RSVP

A book I know well says, “We will not regret the past, nor wish to close the door on it.” I have tried for years to come to terms with that concept. To make it part of my self-perception. Internalizing the idea is pretty difficult for me because much in my past I wish had been otherwise than it was.

With big brother, well before third grade

With big brother, well before third grade

I know, I know. Everyone can say that—and would if she were being unabashedly honest. But whether wishing it were not so is the same as regretting, I’ll let keener minds than mine decide. My distinction is that I can regret only those choices I made consciously and willingly, while I can wish experiences over which I had little or no control had not happened.

When I was in third grade, I gained an inordinate amount of weight. Miss Marcy of Longfellow School in Scottsbluff, NE, said in front of my classmates as she weighed me for my report card, “One hundred and sixteen pounds. What have you been eating, lead?” If I had had any understanding of my situation, I would have fired back at her, “No, bitch. I’ve been raped by a highly respected straight Christian man, and you, bitch, would do well to track him down.” I don’t hold many grudges at this point (I know how unhealthy they are for me and how little influence they have on their object), so I’ll simply say Miss Marcy should never have been turned loose on a bunch of third graders.

There, you have two for the price of one—two experiences I had NO control over when I was in third grade.
I am now, at 68 years old, living out one of the results of that straight Christian man’s abuse. I don’t give him the power that might appear to bestow on him. He was a cowardly and hypocritical bastard, and I have long since put to rest my hatred of him (my description of him is not hatred—it is simply accurate). However, the residual effects of his violence are with me yet.

As of last week, I walk with a cane. This is, I have instructed my physical therapist, to last one more week, and by then he will have fixed my hip so it is no longer necessary. Oh, come on, it’s the joke we have together. I know it will take as long as it takes. But those 116 pounds Miss Marcy so ignominiously announced to the class were one of the lasting effects of Mr. Straight Christian Man’s abuse. I have had a difficult time ever since loving or even taking care of my body.

That time in college

That time in college

Only once in my life have I taken off enough of that extra weight and exercised enough to be really healthy and attractive. That was when I was a sophomore in college and had just announced to the world that I was gay. I’ve taken on and put off that weight—as everyone who has ever struggled with weight—several times since then, but I have never had enough care for myself to strengthen the muscular core of my body enough so it can cope with injuries to my extremities.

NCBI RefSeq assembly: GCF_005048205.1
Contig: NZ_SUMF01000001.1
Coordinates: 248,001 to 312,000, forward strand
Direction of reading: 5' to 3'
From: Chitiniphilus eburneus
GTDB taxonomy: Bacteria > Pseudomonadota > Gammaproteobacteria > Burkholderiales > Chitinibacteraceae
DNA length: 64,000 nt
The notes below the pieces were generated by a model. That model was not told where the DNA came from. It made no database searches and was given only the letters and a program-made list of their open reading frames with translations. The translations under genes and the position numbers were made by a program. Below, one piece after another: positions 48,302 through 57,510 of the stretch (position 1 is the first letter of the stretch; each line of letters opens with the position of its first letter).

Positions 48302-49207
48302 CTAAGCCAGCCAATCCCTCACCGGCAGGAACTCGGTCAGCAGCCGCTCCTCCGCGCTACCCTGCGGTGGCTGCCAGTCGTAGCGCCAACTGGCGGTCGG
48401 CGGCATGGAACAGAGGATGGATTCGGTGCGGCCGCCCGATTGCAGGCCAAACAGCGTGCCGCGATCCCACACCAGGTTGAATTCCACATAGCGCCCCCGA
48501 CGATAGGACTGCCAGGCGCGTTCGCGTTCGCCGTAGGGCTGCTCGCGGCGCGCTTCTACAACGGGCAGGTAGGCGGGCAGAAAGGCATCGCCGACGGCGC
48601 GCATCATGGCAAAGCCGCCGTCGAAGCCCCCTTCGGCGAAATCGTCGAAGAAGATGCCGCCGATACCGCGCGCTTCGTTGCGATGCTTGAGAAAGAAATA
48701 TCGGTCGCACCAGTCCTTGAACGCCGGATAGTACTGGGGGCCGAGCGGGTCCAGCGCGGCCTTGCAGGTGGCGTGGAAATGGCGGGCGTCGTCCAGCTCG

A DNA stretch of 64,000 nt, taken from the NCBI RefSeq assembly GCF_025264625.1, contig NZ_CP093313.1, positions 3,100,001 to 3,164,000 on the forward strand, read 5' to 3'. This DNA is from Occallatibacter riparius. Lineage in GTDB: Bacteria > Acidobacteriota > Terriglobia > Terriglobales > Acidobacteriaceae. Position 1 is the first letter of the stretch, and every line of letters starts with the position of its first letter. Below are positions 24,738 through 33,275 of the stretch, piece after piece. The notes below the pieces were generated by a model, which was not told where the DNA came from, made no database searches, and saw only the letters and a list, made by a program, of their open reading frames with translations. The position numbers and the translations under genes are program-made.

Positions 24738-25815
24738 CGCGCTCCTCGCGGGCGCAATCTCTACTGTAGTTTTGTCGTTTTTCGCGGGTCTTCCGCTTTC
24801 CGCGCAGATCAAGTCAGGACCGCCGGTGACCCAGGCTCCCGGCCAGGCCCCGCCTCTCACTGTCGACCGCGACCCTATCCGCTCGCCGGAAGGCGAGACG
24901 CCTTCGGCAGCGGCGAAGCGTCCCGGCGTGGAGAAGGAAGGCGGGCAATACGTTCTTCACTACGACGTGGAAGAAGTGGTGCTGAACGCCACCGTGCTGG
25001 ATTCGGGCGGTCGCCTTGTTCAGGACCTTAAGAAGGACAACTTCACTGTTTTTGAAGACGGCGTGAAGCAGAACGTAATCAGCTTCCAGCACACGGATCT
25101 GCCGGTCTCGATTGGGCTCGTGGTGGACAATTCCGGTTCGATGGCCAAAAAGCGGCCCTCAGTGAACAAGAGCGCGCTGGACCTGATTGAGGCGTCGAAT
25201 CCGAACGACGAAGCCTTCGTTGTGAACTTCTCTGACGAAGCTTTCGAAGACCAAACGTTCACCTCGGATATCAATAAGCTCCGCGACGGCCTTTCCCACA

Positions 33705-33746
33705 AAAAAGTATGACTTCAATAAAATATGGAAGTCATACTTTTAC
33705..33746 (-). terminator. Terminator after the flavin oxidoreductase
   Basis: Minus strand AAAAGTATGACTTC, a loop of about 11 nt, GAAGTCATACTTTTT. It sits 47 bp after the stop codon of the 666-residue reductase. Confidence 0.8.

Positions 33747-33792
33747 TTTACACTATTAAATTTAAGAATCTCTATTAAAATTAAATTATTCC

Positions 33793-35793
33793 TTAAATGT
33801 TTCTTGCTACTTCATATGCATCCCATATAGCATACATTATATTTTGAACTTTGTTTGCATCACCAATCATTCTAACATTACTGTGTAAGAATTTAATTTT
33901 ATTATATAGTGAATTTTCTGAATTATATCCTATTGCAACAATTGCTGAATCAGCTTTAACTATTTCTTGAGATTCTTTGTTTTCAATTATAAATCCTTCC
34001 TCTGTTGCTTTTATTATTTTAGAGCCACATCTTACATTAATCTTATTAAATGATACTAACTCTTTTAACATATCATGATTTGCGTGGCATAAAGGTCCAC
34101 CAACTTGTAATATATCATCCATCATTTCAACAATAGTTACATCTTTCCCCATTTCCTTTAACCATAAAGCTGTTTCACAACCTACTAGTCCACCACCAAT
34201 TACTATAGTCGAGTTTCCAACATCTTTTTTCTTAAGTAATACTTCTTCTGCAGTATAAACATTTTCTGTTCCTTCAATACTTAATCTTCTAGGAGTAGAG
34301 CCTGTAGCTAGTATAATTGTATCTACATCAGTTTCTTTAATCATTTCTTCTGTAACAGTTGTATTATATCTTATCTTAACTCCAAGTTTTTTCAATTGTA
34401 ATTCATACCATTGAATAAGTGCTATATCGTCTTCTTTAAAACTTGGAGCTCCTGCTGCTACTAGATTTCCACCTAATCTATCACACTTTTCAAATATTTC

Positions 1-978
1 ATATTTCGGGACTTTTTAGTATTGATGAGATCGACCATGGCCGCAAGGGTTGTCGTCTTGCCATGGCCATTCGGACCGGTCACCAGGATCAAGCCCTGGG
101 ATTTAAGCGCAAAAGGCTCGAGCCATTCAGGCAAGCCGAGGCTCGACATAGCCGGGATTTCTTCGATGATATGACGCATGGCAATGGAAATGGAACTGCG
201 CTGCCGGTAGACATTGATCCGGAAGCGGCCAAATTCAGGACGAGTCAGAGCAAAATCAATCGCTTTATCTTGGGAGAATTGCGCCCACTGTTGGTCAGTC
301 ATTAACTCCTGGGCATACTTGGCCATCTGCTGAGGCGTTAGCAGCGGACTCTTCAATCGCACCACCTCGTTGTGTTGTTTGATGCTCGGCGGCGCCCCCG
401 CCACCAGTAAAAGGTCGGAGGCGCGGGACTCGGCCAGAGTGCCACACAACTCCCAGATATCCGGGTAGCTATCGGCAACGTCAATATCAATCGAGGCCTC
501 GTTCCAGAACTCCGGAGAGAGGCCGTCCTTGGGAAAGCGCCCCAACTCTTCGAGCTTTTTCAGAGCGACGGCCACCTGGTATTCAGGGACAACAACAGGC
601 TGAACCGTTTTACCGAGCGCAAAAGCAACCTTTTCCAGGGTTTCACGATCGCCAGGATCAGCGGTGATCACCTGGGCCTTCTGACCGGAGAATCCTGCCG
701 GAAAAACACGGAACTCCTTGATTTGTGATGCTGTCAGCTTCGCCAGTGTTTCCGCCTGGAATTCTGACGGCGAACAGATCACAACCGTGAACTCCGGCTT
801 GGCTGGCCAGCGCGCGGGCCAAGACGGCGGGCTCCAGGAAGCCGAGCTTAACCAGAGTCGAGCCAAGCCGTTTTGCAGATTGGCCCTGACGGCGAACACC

Is this Mr. Straight Christian Man’s fault? That’s not what I’m saying. Other factors influenced my less-than-healthy choices for my whole life (I’m lazy?). But at the center, at the core of my emotional being is the knot of pain that—as more than one psychiatrist has told me—can never completely heal.

So three months ago I fell and hurt my hip and didn’t take care of it or even tell a doctor or a PT or anyone who might have done anything about it. I’m not strong enough to hold myself upright to keep my full weight from landing on that hip every time I take a step, and those ligaments just keep getting bruised over and over again.

So I walk with a cane.

But I do not regret the past. So I am also taking classes at the Tom Landry Fitness Center at Baylor Hospital in Dallas to strengthen my core—and “water walking” to get the exercise I need. And walking with a cane. Taking care of myself.

I take care of myself

I take care of myself

There’s an old Christian idea that “death has no dominion over us.” I don’t have a clue what that means. But I’m trying (still) to learn that neither Mr. Straight Christian Man nor Miss Marcy has any dominion over me.

I hope if you know a kid who suddenly changes in some drastic way, you won’t make fun of him.

3 Responses to RSVP

  1. bobritzema says:

    This is the sort of post that I can’t click “Like” for, though I do like it that you had the courage to write it. Best wishes in becoming free of the dominion that Straight Christian Man and Miss Marcy still have. I hope you can make sufficient peace with your body that you can provide it with consistent care and nurture.

  2. Pingback: “. . . like a mammy bending over her baby. . .” redux | Me, senescent

  3. Pingback: “. . . for the individual has become the eternal echo of this voice. . .” (Søren Kierkegaard) | Me, senescent

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